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CuzCo taps into kids’ potential

The philosophy employed by CuzCo  is one that they adopted from Brazil, where it’s been recognised that socially disadvantaged students require a more personal approach, writes Ryan Butler. But CuzCo have taken it a step further again however, aiming to eliminate the formality that can characterise student/teacher relationships by having both parties play each the role in turn.
Who are CuzCo?
They are Wire MC, who is a descendant of the Gumbayngirri nation (on the north east coast of New South Wales) with an Aboriginal conscience that acknowledges all First Nations across Australia. Wire MC sees hip-hop as the “modern day corroboree” for young Indigenous Australians, looking for a way to express themselves and their culture in a positive way, and Choo Choo. He is a hip-hop artist and rapper, born in Argentina and raised in Australia, who works and performs nationally and internationally with young people from many different cultural and linguistic backgrounds, showcasing his socially conscious lyrics.
Kids teach them about their life experiences, and only then do Cuzco take the reins and apply an appropriate strategy tailor-made for the individual. Most of their projects are small, though the most rewarding and effective, they say, are the ones that occur over an extended period, usually because it takes time for  some individuals to open up.
What makes the Cuzco method so unique, and arguably more effective, is the love they share for hip-hop music. This they claim “speeds up the learning process”. The beauty of the idea of is that kids are encouraged not only to use words, and to be creative with them, it also teaches kids about their own subjective power and potential. CuzCo are well aware of the negative connotations that surround hip-hop and rap music, and they take issue on this point. It is important to recognise that “Gangsta Rap” comes from LA, and that the subject matter is commonly unique to its own origin. This brings us to the apparent advantages of the medium, which are that it has an immediacy that allows for easy expression of truth, and the consequence of this is that kids develop an increased awareness and an aptitude for questioning their own surroundings. It also celebrates hopes and dreams, giving them the knowledge that their opportunities really are limitless.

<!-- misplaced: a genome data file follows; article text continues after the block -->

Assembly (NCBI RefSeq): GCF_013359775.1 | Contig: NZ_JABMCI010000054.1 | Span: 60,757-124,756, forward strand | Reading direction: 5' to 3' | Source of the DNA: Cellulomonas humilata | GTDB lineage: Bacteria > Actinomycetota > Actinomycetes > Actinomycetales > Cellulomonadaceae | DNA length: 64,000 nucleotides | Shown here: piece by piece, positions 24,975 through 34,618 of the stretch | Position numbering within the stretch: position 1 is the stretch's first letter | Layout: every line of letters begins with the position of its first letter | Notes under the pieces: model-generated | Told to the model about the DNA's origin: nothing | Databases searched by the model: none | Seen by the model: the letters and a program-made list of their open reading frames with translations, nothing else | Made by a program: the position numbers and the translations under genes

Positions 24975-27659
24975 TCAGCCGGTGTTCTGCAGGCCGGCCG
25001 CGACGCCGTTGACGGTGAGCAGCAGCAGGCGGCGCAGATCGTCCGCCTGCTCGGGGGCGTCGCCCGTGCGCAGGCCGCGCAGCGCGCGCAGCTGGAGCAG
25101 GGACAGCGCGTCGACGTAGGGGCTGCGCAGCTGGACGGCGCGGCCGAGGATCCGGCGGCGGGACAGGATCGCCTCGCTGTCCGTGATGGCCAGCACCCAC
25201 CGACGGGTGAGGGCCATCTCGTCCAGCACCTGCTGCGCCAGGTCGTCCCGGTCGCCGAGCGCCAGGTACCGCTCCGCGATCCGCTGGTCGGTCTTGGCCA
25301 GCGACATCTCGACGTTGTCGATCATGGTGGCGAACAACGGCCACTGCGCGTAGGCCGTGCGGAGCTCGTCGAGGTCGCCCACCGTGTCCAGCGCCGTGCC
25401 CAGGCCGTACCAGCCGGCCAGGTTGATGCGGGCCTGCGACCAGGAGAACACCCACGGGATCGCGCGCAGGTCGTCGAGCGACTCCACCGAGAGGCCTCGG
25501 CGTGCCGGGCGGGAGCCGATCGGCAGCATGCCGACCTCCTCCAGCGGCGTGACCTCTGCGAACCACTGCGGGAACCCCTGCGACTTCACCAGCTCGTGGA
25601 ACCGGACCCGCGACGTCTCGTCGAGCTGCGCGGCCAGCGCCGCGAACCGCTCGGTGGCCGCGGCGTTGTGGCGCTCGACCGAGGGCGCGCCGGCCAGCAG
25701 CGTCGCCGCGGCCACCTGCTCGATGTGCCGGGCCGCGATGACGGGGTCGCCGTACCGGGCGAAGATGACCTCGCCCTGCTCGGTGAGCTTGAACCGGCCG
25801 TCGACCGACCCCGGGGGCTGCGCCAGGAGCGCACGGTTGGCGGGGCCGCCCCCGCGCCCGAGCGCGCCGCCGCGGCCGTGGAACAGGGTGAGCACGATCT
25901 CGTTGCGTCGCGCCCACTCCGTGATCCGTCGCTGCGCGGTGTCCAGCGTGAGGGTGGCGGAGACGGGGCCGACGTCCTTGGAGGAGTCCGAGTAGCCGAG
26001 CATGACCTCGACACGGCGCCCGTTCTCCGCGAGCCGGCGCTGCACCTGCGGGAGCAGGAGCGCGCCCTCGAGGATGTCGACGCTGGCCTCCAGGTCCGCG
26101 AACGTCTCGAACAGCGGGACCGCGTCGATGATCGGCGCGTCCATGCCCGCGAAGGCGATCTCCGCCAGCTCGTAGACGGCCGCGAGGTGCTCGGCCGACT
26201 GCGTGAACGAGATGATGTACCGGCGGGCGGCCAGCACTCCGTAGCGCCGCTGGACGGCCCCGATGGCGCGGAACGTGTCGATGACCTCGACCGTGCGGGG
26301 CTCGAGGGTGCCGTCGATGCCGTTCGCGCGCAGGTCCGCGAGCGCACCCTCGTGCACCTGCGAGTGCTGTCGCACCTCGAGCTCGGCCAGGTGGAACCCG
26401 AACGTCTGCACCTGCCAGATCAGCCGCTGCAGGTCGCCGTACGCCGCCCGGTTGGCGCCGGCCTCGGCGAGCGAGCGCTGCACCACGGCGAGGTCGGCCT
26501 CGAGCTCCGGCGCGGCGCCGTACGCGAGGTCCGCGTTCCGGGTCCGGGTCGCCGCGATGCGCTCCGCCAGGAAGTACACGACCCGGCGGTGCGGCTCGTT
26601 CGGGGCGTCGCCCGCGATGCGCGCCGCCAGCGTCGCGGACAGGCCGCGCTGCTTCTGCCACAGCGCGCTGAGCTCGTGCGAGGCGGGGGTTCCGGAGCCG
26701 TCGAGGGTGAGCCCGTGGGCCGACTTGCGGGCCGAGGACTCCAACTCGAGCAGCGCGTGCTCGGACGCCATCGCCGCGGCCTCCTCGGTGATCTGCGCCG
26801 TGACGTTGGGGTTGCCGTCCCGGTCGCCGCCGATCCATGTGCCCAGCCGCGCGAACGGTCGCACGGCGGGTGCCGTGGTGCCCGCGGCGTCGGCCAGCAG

After a difficult beginning CuzCo have enjoyed great success in their labours, achieving significant and satisfying results and becoming respected internationally along the way. While most of the work is conducted in Australian communities, where they can identify a market and a need, they have also worked in South America, most notably Argentina.
CuzCo gave us a demo in the second half of the session, whipping kids and adults alike into a groove which not only sounded great but had kids making up the words.

* Ryan Butler, from Murwillumbah, is a journalism and creative writing student at Griffith University.


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